About Rick Rush
Richard Allen Rush was born in Mobile, Alabama. From an early age, it was obvious that “Rick” had a fondness and talent for drawing. Rick was also a gifted athlete; he was starting quarterback at his high school where an early claim to fame was leading his team to victory over Foley, led by future Super Bowl XI winner Ken Stabler. His two gifts were harmoniously interwoven, but his true calling was in art. Because of Rick’s love for sports, he felt a natural subject for his art would be the sporting life in America. “Artists paint or write about things that are close to them,” Rick often says, “Hemingway related to bullfighting, the sea, and war – I relate to sports.”
Rick studied art under the late Richard Brough at the University of Alabama, and graduated with a Bachelor of Arts degree in 1972. After graduating, he headed Southern Living Magazine’s Southern Living Gallery, where he coordinated promotions of art publications. At Southern Living, Rick worked with, and befriended, George Rodrigue, Hubert Shruptrine and James Dickey; artists, who all encouraged him both personally and professionally. In 1974, an ad appeared in the New Yorker magazine featuring four line drawings of tennis players by an unknown artist named Rick Rush. This was the beginning of a career that has spanned nearly forty years. The lithographed, signed and numbered Tennis: First Set was successful enough that Rick was inspired to pursue a career of painting not just as a second-job, but for a living. In 1975, Rick moved back to Tuscaloosa, Alabama and partnered with his brother, Don, in creating Rush Galleries.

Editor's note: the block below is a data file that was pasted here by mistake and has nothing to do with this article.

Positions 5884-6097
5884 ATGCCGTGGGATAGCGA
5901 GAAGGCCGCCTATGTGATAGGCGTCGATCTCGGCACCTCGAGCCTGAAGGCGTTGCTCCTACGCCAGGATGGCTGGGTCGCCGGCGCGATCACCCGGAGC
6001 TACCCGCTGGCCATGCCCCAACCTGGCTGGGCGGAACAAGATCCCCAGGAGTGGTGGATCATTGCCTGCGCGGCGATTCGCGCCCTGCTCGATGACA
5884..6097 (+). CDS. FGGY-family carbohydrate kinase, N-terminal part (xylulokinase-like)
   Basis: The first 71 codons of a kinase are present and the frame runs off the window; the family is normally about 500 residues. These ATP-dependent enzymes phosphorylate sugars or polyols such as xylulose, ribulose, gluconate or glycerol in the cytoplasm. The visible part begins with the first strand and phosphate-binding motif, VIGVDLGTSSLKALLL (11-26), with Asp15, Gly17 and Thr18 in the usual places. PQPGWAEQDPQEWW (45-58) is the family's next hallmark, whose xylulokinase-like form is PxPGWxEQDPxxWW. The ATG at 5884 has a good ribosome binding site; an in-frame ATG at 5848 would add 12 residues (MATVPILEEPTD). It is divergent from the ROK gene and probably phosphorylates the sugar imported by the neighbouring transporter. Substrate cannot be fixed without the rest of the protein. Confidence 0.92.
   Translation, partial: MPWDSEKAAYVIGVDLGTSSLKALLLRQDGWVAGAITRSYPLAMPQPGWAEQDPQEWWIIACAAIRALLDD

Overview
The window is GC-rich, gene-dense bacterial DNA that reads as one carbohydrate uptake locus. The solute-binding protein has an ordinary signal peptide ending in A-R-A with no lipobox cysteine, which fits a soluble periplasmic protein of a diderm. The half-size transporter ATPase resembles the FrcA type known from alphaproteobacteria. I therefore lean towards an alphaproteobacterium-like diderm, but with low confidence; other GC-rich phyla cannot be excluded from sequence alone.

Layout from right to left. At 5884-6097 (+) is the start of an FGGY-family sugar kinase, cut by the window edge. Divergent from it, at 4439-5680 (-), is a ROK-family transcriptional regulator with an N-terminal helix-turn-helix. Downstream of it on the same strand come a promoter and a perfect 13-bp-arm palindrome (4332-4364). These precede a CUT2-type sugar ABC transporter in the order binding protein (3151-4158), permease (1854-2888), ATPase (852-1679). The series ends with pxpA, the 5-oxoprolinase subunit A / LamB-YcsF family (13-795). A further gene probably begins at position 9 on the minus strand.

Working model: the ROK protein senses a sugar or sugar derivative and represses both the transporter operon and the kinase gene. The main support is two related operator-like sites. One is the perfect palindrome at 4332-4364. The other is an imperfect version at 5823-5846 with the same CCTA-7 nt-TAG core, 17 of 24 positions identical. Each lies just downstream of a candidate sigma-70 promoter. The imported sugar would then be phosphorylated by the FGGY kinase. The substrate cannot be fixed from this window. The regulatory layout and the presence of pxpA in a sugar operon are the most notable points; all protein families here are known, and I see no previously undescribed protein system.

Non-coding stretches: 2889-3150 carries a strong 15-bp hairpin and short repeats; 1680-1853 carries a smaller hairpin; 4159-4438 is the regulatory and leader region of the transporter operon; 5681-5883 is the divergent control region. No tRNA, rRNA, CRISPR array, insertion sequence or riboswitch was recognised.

Rick established his own studio in 1982 to create his hand done serigraphs using as a blueprint the studio of Norman Lassiter, who printed for numerous artists including Andy Warhol and Roy Lichtenstein. Rick’s hand-done serigraphs have been created in-house in Tuscaloosa, Alabama, ever since. Ricks work is sold in every state of the United States. Soon following, Rush Galleries officially incorporated into Jireh Publishing International.
For almost four decades, Rick has devoted his energies to painting the sporting life in America. Rick’s trademark sporting impressionism captures the spirit, as well as the technical accuracy, of sports events. Throughout his career, Rick has worked with and depicted numerous high-profile sports figures such as Joe Namath, Coach Paul Bear Bryant, Coach Nick Saban, Muhammad Ali, Albert Pujols, Nolan Ryan, Bo Jackson and countless others. Upon invitation, Rick has met with governors, senators and congressmen. He has twice been invited to the White House to meet with the President of the United States. Rick’s pieces are displayed in the Jimmy Carter Library and Museum in Georgia, and in the Ronald Reagan Presidential Foundation and Library in California. His works portray subjects of historic significance ranging from the Olympics, to Super Bowls and World Series, to Collegiate National Championships. In 2011, the United States Sports Academy and the American Sports Art Museum and Archives named Rick Rush the Sport Artist Of The Year.